display: grid;
  grid-template-columns: repeat(4, 100px);

CSS Grid Auto-Rows

If you don’t know how big your table or whatever will be, you can use:

grid-auto-rows: 150px;

Now, all the rows that are created, will be 150px tall

If you want to make sure you content, copy or images or whatever, fit in the rows, you can use the MinMax thing.

grid-auto-rows: minmax (150px, auto);

CSS Grid Gaps

If grid is a table, then the gaps are the thicknesses of the lines of the table.

You can use “grid-gap: 10px;” to set both the row and column gap width, or

grid-row-gap: 20px;

To set the row gaps to 20px and the column gap to 10px.

Grid template areas

You can name and define different rows with “grid template areas”

CSS sheet

.grid-container {

   "header header"
   "sidebar content"
   "sidebar content"
   "sidebar content"

More info here – https://www.w3schools.com/cssreF/tryit.php?filename=trycss_grid-template-areas3

The video should start at the grid template areas section:

Grid Alignment

Works similar to flexbox when it comes to aligning items.

  justify-content: center;

justify-content: center; will place all the items in the middle of the page

Centred Grid

To place the content to the left:

  justify-content: start;
justify-content: space-evenly;

Space-evenly, will spread the grid items evenly across the page:

*Everyone tends to use divs, but according to W3 (the internet police) you should be using divs as a last resort. More info here

Instead of <div class =classname>, you could for example, use <article class=”classname”> or <section class = “classname”>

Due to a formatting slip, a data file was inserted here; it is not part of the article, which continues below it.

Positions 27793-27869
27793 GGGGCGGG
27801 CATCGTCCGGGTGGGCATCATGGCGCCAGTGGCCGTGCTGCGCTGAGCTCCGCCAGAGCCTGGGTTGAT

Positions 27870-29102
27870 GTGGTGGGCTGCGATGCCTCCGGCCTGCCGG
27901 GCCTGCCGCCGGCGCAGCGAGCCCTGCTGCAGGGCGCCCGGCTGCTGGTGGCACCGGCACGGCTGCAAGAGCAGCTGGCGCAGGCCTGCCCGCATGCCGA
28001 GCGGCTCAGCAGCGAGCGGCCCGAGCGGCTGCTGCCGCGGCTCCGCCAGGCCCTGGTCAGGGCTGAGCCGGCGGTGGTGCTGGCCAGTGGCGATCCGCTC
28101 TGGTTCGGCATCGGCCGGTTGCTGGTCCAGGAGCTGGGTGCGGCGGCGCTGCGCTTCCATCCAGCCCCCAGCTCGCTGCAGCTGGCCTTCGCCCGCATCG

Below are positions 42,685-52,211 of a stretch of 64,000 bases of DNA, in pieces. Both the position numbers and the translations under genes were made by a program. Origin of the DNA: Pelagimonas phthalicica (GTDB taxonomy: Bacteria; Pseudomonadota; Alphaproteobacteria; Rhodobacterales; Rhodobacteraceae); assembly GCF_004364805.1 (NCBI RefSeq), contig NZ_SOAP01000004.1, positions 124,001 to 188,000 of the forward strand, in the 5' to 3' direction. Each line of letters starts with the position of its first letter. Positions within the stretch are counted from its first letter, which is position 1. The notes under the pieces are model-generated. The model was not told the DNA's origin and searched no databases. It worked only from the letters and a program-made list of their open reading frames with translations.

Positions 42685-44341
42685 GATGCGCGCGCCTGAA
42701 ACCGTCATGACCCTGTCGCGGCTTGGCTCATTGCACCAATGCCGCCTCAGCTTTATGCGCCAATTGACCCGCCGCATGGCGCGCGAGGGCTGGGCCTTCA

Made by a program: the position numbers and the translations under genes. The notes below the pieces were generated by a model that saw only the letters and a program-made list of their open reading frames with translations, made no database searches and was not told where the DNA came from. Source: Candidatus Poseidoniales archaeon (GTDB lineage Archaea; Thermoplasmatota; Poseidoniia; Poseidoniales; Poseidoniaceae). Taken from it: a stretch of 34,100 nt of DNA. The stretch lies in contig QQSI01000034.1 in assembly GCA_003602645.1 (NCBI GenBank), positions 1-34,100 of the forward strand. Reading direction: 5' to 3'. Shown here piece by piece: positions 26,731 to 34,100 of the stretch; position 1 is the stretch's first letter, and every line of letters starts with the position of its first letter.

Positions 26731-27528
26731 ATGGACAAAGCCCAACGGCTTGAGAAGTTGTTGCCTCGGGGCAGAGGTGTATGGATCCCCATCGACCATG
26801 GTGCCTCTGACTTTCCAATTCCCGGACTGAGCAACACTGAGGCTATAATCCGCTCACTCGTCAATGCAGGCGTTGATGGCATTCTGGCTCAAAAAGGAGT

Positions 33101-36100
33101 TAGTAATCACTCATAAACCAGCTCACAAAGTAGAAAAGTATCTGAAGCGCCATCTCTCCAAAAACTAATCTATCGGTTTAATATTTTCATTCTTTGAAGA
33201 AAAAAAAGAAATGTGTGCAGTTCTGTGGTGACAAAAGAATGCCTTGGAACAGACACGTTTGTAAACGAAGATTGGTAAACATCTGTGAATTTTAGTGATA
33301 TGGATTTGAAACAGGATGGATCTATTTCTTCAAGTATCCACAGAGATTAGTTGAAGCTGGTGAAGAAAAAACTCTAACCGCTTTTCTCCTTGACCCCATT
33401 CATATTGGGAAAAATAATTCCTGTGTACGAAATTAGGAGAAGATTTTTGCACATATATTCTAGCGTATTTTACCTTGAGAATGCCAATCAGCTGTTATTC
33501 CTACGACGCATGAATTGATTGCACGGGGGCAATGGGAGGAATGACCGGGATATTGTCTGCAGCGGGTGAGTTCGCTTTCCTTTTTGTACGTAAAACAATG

***Remember to add specific styles to the .grid-container in the CSS sheet, and text-specific styles, such as text-align, in the grid.item styles section***

E.g. put this in the .grid-item styles, not the .grid-container:

.grid-item {
background: green;
text-align: center;

Styling a Single Grid Item

Let’s say you have made a grid, with 6 items, but you want the first one to be different to the rest. Probably the easiest way to achieve this, is to add a “.grid-item-1” styles section, below the CSS you’ve created for the rest of the grid items.

CSS Grid Layout Generator

The Grid Layout Generator that I find easiest to use, is the try it yourself grid layout tool on w3 schools – https://www.w3schools.com/css/tryit.asp?filename=trycss_grid

I find it easier, as the HTML and CSS is divided nicely to .grid-container and .grid-items.

I made this by copying and pasting the code from the W3schools try it yourself grid tool and adding column and row gaps.

If you use the W3 try it yourself tool, remember to click “Run” on the top left, as the code doesn’t update real time.

css grid equal height rows

If you add the value/property thing in CSS, to the .grid-container section of the CSS (assuming you’ve named the class of your container .grid-container) to “grid-auto-rows: 1fr;” – then all the rows should be equal height. Or you could just set the heights to 100px each

css grid background color

In this codepen example, the line

 background-color: #2196F3;

sets the background colour to blue.

Responsive Youtube IFrame Embed

Go to a YouTube video – on YouTube.com

  • Click “Share” then “Embed” and grab the code

Default Embed Code:

DEafult Youtube iframe embed HTML code

I changed the default width="560" at the start to width="100%"
Also added style="max-width: 600px;" - after allowfullscreen:


I can’t show an example unfortunately, as my Free WordPress.com blog doesn’t allow to add any code. The embed above isn’t fully responsive.

Content Marketing Fundamentals [2022]

Content marketing and inbound marketing is kind of, the new SEO. Google, as we’ve heard a million times, loves great content and great content attracts genuine links.

The process is easy, the execution can be a bit of a b@stard to do though.

  1. Identify your target audience
  2. Find out where they hang out online e.g. which Reddit forums and Facebook groups etc
  3. Identify your target audience’s common questions and pain points